Everything’s on clearance and all sales are final at Bed Bath & Beyond, as the once-mighty home furnishings chain prepares to bow out of Arborland.

The troubled retailer announced in August that it would be closing about 150 lower-performing stores, but not all the locations were announced at the time. In December a banner announced the “store closing sale” at the shopping center on Washtenaw Ave.

No closing date is set, and store managers have been warned against talking to the media. But customers are learning from employees that the final days will extend into March, as some inventory—consolidation from other closing locations—is still arriving in Ann Arbor. Prices were 30 to 50 percent off at press time, and discounts are expected to steepen further during the next several weeks, when store fixtures will also be sold.

Now teetering toward bankruptcy reorganization for a variety of structural and strategic reasons, Bed Bath & Beyond has anchored Arborland since 1999. The closest stores still slated for survival are in Novi and Westland.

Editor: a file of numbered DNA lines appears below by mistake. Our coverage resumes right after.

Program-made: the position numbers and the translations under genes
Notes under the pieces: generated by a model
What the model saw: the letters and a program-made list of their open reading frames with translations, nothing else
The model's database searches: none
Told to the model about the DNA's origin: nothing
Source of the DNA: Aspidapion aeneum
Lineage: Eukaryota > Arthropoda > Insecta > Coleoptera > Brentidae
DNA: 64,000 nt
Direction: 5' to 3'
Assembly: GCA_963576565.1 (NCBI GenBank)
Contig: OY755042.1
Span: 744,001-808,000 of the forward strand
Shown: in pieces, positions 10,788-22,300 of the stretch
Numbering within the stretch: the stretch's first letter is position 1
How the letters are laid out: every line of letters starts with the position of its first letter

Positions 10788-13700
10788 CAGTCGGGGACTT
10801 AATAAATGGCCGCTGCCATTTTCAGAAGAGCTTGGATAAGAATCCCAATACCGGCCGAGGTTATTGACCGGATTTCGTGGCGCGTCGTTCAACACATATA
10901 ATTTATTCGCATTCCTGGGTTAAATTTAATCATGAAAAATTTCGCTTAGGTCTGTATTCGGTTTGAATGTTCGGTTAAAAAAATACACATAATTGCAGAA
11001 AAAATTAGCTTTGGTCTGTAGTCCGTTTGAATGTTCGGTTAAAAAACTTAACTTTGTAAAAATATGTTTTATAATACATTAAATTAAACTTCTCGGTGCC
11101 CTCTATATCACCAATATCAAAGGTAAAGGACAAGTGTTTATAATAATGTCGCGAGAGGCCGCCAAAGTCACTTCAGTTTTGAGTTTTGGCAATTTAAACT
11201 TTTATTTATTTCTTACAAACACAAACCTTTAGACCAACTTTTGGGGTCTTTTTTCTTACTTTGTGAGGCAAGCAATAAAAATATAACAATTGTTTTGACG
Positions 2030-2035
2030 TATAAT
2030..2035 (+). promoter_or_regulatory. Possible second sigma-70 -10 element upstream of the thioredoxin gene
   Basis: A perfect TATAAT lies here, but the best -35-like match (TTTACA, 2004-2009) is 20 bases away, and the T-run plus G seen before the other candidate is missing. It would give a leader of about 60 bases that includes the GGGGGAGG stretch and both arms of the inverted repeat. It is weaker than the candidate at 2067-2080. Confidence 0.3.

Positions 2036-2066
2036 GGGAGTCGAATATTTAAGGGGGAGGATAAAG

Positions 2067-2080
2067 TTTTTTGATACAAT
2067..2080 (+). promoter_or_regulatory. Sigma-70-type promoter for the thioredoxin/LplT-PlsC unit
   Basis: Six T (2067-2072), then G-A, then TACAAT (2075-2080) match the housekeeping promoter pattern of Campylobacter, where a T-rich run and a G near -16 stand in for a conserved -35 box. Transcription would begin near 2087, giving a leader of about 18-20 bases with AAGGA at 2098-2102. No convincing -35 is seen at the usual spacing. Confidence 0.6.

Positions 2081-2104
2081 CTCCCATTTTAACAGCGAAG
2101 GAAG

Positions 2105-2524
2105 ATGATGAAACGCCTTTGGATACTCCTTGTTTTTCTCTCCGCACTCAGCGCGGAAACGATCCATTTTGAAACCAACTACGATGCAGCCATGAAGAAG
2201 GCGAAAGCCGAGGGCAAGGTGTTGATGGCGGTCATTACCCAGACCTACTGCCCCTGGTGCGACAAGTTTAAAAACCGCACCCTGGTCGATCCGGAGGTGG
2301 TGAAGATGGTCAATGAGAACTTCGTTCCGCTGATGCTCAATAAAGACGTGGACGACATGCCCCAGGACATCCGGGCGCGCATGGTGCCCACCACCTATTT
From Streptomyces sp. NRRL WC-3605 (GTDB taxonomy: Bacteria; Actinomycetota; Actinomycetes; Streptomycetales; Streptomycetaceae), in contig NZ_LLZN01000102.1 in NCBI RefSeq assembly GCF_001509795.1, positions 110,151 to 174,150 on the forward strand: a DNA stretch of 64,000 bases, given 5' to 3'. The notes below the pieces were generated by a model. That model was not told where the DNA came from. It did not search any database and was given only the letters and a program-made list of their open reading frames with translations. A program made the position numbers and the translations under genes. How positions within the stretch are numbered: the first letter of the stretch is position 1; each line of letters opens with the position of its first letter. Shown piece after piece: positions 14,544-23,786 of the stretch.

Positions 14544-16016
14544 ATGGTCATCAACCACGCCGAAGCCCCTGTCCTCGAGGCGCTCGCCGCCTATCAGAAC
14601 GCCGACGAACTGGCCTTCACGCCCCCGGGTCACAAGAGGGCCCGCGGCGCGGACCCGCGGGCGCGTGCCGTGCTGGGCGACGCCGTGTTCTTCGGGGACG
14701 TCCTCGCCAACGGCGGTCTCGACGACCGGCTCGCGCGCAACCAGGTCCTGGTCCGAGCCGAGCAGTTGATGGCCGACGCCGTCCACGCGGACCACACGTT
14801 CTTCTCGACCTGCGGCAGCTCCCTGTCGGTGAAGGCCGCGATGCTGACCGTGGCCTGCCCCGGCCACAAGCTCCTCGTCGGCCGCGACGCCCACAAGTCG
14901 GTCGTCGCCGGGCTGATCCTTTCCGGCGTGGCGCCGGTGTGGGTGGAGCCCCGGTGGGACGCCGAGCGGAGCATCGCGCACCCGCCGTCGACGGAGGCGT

A pricey renovation for an upscale downtown restaurant proved ill-timed when the pandemic became top priority. Jim Brady’s announced its closure on Instagram on January 4.

Tom Brady, grandson of the late Detroit restaurateur “Diamond” Jim Brady (not the former U-M quarterback), bought 209 S. Main St., formerly home to Vellum, for $1.87 million in 2015, according to city records. A lavish interior upgrade of the three-story space took more than three years to complete, but “the tale of the pandemic and how our world has changed,” to quote his signed Instagram message, ultimately prompted its closure before operating even that amount of time. Gift cards are valid at the surviving Jim Brady’s in Royal Oak.

Colliers’s Jim Chaconas has listed the nearly 7,000 square-foot building as a “turn-key restaurant” with an asking price of $4.6 million.

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